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Salkin v. Labrosse

United States District Court, D. New Jersey

December 13, 2019

RICHARD SALKIN, Plaintiff,
v.
JOHN LABROSSE, et al., Defendants.

          OPINION

          WILLIAM J. MARTINI. U.S.D.J.

         Plaintiff Richard Salkin, the former attorney for the Board of Education of Hackensack, New Jersey, brings this civil rights and defamation action against Hackensack Mayor John Labrosse; Hackensack School Board ("HSB") Members Frances Cogelja, Lance Powell, and Carlos Velez (together, "Candidate Defendants"); their campaign manager Wendy Martinez; Vision Media Marketing ("Vision"); and Vision's principal Philip Swibiniski (collectively, "Defendants"). Plaintiff alleges that during a campaign for three positions on the HSB, Defendants defamed Plaintiff and made statements about his job performance and political affiliations that resulted in his constructive discharge. The matter comes before the Court on Defendants' motions to dismiss the civil rights claims (Counts One and Two). ECF Nos. 62 ("Candidate Defendants' Motion"), 63 ("Labrosse Motion"), 64 ("Swibinski Motion"), & 66 ("Martinez Motion"). For the reasons set forth below, the motions are GRANTED.

         I. BACKGROUND

         The basic facts and procedural history of this matter are set forth in the Court's June 13, 2019 Opinion ("June Opinion"), familiarity with which is assumed. ECF No. 43. In short, Plaintiff alleges that due to the Candidate Defendants' false and defamatory statements made during their 2018 campaign for seats on the HSB, Plaintiff was constructively discharged. In the June Opinion, the Court dismissed Plaintiffs civil rights claims because the conduct at issue occurred while the Candidate Defendants were private citizens acting alone, and thus Plaintiff failed to plead conduct "under color of state law." Id. at 6.

         The Court permitted Plaintiff to amend his Complaint. Plaintiff did so on June 27, 2019. ECF No. 48. Due to a filing error, Plaintiff filed a Third Amended Complaint ("TAC"), ECF No. 53. The TAC asserts three claims: (1) First Amendment retaliation and Section 1983 conspiracy against all Defendants except Vision;[1] (2) violations of New Jersey's Civil Rights Act ("CRA") against the same Defendants; and (3) defamation by all Defendants.

         II. STANDARD OF REVIEW

         Federal Rule of Civil Procedure ("FRCP") 12(b)(6) provides for the dismissal of a complaint if a plaintiff fails to state a claim upon which relief can be granted. The movant bears the burden of showing the complaint must be dismissed. Hedges v. United States, 404 F.3d 744, 750 (3d Cir. 2005). "[A]ll allegations in the complaint must be accepted as true, and the plaintiff must be given the benefit of every favorable inference to be drawn therefrom." Malleus v. George, 641 F.3d 560, 563 (3d Cir. 2011). The court does not accept "legal conclusions" as true, and "[t]hreadbare recitals of the elements of a cause of action, supported by mere conclusory statements, do not suffice." Ashcroft v. Iqbal, 556 U.S. 662, 678 (2009).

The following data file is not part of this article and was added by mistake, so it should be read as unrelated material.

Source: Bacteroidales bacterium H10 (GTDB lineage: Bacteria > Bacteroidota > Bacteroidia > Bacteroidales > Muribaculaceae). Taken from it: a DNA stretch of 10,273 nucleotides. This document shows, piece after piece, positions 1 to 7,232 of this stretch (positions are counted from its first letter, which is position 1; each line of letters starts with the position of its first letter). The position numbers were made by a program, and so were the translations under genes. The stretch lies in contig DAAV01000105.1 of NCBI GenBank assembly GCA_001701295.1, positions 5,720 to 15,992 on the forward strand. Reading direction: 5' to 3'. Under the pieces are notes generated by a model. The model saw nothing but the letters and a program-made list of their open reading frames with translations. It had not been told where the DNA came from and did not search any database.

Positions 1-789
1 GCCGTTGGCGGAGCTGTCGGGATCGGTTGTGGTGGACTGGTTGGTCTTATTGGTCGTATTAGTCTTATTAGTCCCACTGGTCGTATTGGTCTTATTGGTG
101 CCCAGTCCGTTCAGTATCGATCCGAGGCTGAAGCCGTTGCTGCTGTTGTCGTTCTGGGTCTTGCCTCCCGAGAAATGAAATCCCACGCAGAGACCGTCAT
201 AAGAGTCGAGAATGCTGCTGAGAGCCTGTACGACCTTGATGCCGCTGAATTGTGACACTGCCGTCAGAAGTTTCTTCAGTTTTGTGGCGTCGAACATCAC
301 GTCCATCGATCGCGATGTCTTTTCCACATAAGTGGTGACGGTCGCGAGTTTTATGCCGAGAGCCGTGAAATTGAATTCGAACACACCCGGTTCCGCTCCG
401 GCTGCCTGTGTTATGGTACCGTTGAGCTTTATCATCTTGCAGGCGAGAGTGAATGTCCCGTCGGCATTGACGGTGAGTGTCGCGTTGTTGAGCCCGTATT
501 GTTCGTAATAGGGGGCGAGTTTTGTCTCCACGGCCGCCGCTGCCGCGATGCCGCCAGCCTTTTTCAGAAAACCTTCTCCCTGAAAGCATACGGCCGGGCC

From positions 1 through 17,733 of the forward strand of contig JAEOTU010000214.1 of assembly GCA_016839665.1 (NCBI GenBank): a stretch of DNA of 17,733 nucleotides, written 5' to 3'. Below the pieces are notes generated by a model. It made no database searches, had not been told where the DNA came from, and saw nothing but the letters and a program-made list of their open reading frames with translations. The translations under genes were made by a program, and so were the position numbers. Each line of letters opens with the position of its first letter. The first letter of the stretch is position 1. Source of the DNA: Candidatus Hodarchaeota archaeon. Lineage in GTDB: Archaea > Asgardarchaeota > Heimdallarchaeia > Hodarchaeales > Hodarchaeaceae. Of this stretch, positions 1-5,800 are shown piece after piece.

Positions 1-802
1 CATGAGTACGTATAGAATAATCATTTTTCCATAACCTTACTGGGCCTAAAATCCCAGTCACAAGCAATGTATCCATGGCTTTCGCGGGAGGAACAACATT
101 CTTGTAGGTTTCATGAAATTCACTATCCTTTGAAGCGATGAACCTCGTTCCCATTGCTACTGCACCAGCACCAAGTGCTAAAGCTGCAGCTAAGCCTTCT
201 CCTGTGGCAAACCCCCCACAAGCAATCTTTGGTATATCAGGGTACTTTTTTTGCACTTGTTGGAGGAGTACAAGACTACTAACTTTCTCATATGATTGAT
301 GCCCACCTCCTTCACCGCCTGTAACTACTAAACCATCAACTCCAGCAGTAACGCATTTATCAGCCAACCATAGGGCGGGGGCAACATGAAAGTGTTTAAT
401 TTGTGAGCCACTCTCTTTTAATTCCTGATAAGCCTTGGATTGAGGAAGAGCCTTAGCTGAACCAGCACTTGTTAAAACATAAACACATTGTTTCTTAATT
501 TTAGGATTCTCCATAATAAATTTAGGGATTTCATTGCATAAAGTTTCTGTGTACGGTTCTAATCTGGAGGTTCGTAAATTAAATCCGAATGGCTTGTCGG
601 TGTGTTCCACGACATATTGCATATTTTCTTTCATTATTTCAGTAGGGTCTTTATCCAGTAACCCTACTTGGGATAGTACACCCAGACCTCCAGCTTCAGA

To survive a 12(b)(6) motion, "a complaint must contain sufficient factual matter ... to 'state a claim to relief that is plausible on its face.'" Id. (quoting Bell Atl. Corp. v. Twombly, 550 U.S. 544, 570 (2007)). "A claim has facial plausibility when the plaintiff pleads factual content that allows the court to draw the reasonable inference that the defendant is liable for the misconduct alleged." Id. "The plausibility standard is not akin to a 'probability requirement,' but it asks for more than a sheer possibility that a defendant has acted unlawfully." Id.

         III. DISCUSSION

         While Defendants filed four separate motions to dismiss, they all generally argue that Plaintiff failed to state a claim on which relief can be granted because, inter alia, (1) Plaintiff failed to plausibly allege action under color of state law and (2) regardless, Defendants are entitled to qualified immunity. The Court agrees with Defendants.

         A. Section 1983 Claim (Count One)

         To allege a. prima facie case under Section 1983, a plaintiff must demonstrate that a person, acting under color of state law, deprived her of a federal right. Marran v. Marran, 376 F.3d 143, 155-56 (3d Cir. 2004) (citing Berg v. County of Allegheny, 219 F.3d 261, 268 (3d Cir. 2000)). Courts analyze Section 1983 claims in two parts, which may be addressed in either order: whether plaintiff has alleged a violation of a right secured by the Constitution and the laws of the United States and whether the alleged deprivation was committed by a person acting under color of state law. Sprauve v. W. Indian Co. Ltd., 799 F.3d 226, 229 (3d Cir. 2016) (cleaned up).

         1. Under Color of State Law

         The requirement under the second prong that the person act "under color of state law" confines Section 1983 liability to "those who deprive persons of federal constitutional or statutory rights 'under color of any statute, ordinance, regulation, custom, or usage' of a state." Kach v. Hose,589 F.3d 626, 646 (3d Cir. 2009) (quoting Leshko v. Servis,423 F.3d 337, 339 (3d Cir. 2005)). "[M]ere[] private conduct, no matter how discriminatory or wrongful" does not fall within the scope of Section 1983. Sullivan, 526 U.S. at 49 (1999) (quoting Blum v. Yaretsky,457 U.S. 991 (1982)). But a non-government official or entity can act under color of law if "the private party has ...


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